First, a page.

“The key to finding ideas is to convince yourself that everyone and everything has a story to tell…. Our instincts as humans, after all, is to assume that most things are not interesting. We flip through the channels on the television and reject ten before we settle on one. We go to a bookstore and look at twenty novels before we pick the one we want. We filter and rank and judge. We have to. There’s just so much out there. But if you want to be a writer, you have to fight that instinct every day. Shampoo doesn’t seem interesting? Well, dammit, it must be, and if it isn’t, I have to believe that it will ultimately lead me to something that is.
“The other trick to finding ideas is figuring out the difference between power and knowledge… When I said that I’m most interested in minor geniuses, that’s what I meant. You don’t start at the top if you want to find the story. You start in the middle, because it’s the people in the middle who do the actual work in the world… People at the top are self-conscious about what they say (and rightfully so) becase they have position and privilege to protect–and self-consciousness is the enemy of ‘interestingness.'”
‘‘Jejetymology’ Jejemon’s etymology was supposed to have started from online users’ penchant to type in “hehehe” as “jejeje”, either because “Jeje” is derived from Spanish, whose speakers denote the interjection as laughter, or because the letters “h” and “j” are beside each other, and that it is appended by “-mon” that came from the Japanese anime Pokémon, with “-mon” meant as “monster,” hence “jeje monsters.”
Jejemon is a pop culture phenomenon in the Philippines. Jejemons are defined by Urban Dictionary as those “who has managed to subvert the English language to the point of incomprehensibility and online lynch squads.”
— DepEd seeks to purge schools of ‘jejemon’ mentality
Malacañang cancelled the order for a P1.2-billion “presidential jet” that would have alleviated worries that riding in a civilian airplane “poses high-security risk that may jeopardize life and limb of the President.” As if that wasn’t exactly what Filipinos wanted Macapagal-Arroyo to do.
Here’s a nice tip to Malacanang, courtesy of Philippine Airlines.
This is a slap in the face of local carriers that have enormously helped local and regional tourism prosper by providing affordable rates so Filipinos could travel to various destinations in the country and Southeast Asia. What does Arroyo think makes her different from the rest of us? Oh yes–a $20,000 feast for a “working visit” to the US. Using tax payers’ money. Maybe Lucio Tan and the Gokongweis should not make any contributions to the campaign funds of Arroyo or her party. Hindi daw safe ang eroplano ninyo.
Source: Jet purchase too ambitious for leader of a poor nation (PDI)
I have just found the best airplane for La Presidentita:
“To begin with, for you to be here now trillions of drifting atoms had somehow to assemble in an intricate and intriguing obliging manner to create you. It’s an arrangement so specialized and particular that it has never been tried before and will only exist this once. For the next many years (we hope) these tiny particles will uncomplainingly engage in all the billions of deft, cooperative efforts necessary to keep you intact and let you experience the supremely agreeable but generally underappreciated state known as existence.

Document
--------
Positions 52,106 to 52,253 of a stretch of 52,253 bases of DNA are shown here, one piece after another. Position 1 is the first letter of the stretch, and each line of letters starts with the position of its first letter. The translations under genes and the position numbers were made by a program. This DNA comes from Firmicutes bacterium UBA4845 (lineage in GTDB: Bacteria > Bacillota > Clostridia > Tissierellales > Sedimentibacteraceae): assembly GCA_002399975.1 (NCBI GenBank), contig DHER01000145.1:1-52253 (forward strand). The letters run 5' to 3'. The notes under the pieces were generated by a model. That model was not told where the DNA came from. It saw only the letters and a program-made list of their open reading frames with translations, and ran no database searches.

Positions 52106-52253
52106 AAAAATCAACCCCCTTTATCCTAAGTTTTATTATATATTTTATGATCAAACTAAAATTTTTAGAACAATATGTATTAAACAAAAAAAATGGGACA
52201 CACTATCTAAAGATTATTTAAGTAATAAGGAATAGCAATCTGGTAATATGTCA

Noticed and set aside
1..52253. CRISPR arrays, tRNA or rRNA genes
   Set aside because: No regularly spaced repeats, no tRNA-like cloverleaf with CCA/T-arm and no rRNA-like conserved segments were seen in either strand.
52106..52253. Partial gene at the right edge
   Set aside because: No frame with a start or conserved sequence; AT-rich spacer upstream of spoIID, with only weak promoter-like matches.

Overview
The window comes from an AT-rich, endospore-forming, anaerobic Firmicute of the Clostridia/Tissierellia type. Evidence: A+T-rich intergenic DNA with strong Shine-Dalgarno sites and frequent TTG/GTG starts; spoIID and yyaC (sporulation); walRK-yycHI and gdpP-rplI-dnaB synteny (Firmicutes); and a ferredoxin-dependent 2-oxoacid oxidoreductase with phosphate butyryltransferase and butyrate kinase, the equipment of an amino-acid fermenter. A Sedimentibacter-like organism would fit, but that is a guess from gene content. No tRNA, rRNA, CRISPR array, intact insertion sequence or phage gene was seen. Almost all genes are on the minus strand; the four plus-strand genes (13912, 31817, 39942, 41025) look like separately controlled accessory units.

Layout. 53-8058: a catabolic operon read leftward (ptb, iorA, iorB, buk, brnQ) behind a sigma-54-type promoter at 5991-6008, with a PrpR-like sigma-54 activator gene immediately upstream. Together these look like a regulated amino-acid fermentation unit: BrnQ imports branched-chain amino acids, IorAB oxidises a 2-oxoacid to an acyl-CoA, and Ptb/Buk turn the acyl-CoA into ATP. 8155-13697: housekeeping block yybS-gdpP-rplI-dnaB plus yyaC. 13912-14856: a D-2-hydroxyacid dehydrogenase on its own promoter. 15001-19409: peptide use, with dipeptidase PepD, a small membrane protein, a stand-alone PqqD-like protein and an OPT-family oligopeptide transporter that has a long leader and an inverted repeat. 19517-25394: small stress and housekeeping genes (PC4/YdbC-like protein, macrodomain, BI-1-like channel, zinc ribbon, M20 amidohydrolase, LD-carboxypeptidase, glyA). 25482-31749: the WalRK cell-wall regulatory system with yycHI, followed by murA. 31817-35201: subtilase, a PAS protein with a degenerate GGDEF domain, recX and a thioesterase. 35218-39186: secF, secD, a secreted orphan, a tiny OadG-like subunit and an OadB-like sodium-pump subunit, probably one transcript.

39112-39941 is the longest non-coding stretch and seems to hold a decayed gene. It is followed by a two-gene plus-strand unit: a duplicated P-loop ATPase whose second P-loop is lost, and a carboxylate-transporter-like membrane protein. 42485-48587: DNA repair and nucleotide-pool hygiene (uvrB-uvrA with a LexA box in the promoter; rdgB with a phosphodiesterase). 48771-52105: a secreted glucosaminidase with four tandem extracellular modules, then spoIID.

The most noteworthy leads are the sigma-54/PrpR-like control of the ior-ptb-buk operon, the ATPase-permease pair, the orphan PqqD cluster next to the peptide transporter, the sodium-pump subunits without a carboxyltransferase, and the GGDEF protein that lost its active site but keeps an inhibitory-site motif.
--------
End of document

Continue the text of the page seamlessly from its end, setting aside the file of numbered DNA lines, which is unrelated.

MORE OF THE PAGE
“Why atoms take this trouble is a bit of a puzzle. Being you is not a gratifying experience at the atomic leve. For all their devoted attention, your atoms don’t actuall care about you–indeed, don’t even know that you are there. They don’t even know that they are there. They are mindless particles, after all, and not even themselves alive…Yet somehow for the period of your existence they will answer to a single overarching impulse: to keep you you.
“The bad news is that atoms are fickle and their time of devotion is fleeting–fleeting indeed. Even a long human life adds up to only about 650,000 hours. And when that modest milestone flashes past, or at some other point thereabouts, for reasons unknown your atoms will shut you down, silently disassemble, and go off to beo ther things. And that’s it for you.
“Still, you may rejoice that it happens at all. Generally speaking in the universe it doesn’t, so far as we can tell. This is decidedly odd because the atoms that so liberally and congenially flock together to form living things on Earth are exactly the same atoms that decline to do it elsewhere. Whatever else it may be, at te level of chemistry life is curiously mundane: carbon, hydrogen, oxygen, and nitrogen a little calcium, a dash of sulfur, a light dusting of other ordinary elements–nothing you wouldn’t find in any ordinary drugstore–and that’s all you need. The only thing special about the atoms that make you is that they make you. That is of course the miracle of life.”
—Bill Bryson, A Short History of Nearly Everything. New York: Broadway Books, 2003.